After the Asian Infrastructure Investment Bank (AIIB) was first proposed by Chinese President Xi Jinping in 2013, a number of observers, including within Japan and the United States, questioned its underlying motivations. The intensity with which the bank was both attacked and defended in the period before it opened its doors has thrown a spotlight on debates that existed long before Xi’s 2013 announcement. Chief among them are fundamental questions about who should dictate the rules of global governance and what role multilateral development banks (MDBs) should play in carrying them out. The AIIB concluded its second annual meeting in Jeju Island, South Korea on June 16, yet many of those questions remain open.
Critics of the bank have cited several concerns. Some worry that the bank might fail to uphold international norms, such as those promoting good governance, human rights, and social and environmental safeguards, given China’s traditional doctrine of non-interference. Others have worried that China might try to use the bank to advance its own political and economic agenda, including the export of its excess industrial capacity. In the world of geopolitics, the bank has been painted as a rising challenger to traditional economic institutions such as the U.S.-backed World Bank and the Japan-backed Asian Development Bank and, by extension, as a challenge to pre-existing norms of international economic governance.
Defenders of the AIIB have pointed out that existing multilateral banks are far from perfect, either substantively or procedurally. The AIIB, in their view, represents an opportunity to experiment with more efficient institutional governance and lending practices. Economically, the bank has been justified on the grounds that Asia is facing a massive infrastructure financing gap estimated to exceed $1.7 trillion annually. Current MDBs have been described as sluggish and bureaucratic in responding to the massive needs of developing economies. Of course, the main challenge in filling Asia’s infrastructure gap is connecting “bankable” projects, ventures that deliver returns commensurate with their risks, with available financing.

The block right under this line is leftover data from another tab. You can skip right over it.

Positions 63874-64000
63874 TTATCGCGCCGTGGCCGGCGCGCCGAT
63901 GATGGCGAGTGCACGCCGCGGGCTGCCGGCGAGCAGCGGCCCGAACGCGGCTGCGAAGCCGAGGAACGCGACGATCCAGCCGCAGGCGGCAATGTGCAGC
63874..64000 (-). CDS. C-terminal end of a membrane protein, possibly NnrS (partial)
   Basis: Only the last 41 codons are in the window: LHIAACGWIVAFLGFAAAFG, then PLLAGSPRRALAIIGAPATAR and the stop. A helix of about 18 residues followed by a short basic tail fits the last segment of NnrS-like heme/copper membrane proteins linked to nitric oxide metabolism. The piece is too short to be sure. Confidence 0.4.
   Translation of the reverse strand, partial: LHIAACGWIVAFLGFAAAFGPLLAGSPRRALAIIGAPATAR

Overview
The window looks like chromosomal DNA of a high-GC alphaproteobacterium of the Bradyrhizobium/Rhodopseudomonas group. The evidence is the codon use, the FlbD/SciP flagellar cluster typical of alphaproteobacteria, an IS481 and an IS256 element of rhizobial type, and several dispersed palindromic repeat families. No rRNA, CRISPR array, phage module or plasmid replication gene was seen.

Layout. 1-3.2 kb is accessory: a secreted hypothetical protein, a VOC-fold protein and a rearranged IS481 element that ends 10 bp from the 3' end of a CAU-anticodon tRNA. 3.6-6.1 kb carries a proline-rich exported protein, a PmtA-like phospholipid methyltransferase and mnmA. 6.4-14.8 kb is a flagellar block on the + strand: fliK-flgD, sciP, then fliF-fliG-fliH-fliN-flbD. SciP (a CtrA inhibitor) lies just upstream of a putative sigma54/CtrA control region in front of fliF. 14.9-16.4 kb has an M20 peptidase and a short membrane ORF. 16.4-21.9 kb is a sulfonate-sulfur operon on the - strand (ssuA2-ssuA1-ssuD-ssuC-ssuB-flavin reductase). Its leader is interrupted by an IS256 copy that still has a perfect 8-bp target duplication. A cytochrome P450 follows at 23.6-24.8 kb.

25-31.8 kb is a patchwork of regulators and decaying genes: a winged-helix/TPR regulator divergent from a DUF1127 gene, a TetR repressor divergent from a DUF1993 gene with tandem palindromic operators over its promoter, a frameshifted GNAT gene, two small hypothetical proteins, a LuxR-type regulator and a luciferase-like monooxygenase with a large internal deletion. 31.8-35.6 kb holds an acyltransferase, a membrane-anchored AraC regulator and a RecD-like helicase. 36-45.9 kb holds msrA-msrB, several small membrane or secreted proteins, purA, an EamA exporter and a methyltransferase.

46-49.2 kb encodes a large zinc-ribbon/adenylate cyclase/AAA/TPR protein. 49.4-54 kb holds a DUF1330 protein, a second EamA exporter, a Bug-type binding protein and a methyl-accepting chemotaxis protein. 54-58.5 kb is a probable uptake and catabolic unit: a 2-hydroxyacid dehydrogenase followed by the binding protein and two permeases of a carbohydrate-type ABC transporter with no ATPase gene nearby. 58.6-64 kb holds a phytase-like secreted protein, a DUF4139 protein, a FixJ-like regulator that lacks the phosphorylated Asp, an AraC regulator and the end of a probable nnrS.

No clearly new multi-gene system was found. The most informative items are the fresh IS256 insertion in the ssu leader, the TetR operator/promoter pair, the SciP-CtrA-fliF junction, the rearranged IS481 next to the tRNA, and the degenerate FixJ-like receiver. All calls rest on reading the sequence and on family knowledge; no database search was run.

Since its founding, the bank has changed in focus and composition. While the original vision for the bank focused solely on infrastructure investment, the version that exists today is explicitly intended to aid development. The bank has also become more inclusive in its governing structures than originally anticipated and now includes Western members such as the United Kingdom and Germany on its board of directors.
The AIIB has also branded itself as an institution that is lean, clean and green: committed to cutting long lending times, being tough on waste and corruption, and promoting environmentally sustainable projects. Early observers expressed concerns that the bank might cause more harm than good by downplaying environmental and social safeguards. After the bank’s environmental and social framework was announced in February of 2016, others lauded it for adopting standards similar to those of traditional MDBs such as the World Bank and even for being progressive compared to its contemporaries on some issues.
At the second annual meeting, the bank released its Energy Sector Strategy, renewing debates over the bank’s commitment to clean energy and its policies on lending for coal projects. The strategy commits to helping Asian economies reduce the carbon intensity of their energy supply and manage pollution while also acknowledging the critical role fossil fuels play in Asia’s economy. The strategy refrained from explicitly ruling out funding for non-renewable energy projects and left the door open to the possibility in the future, although no new coal projects are currently in the bank’s pipeline.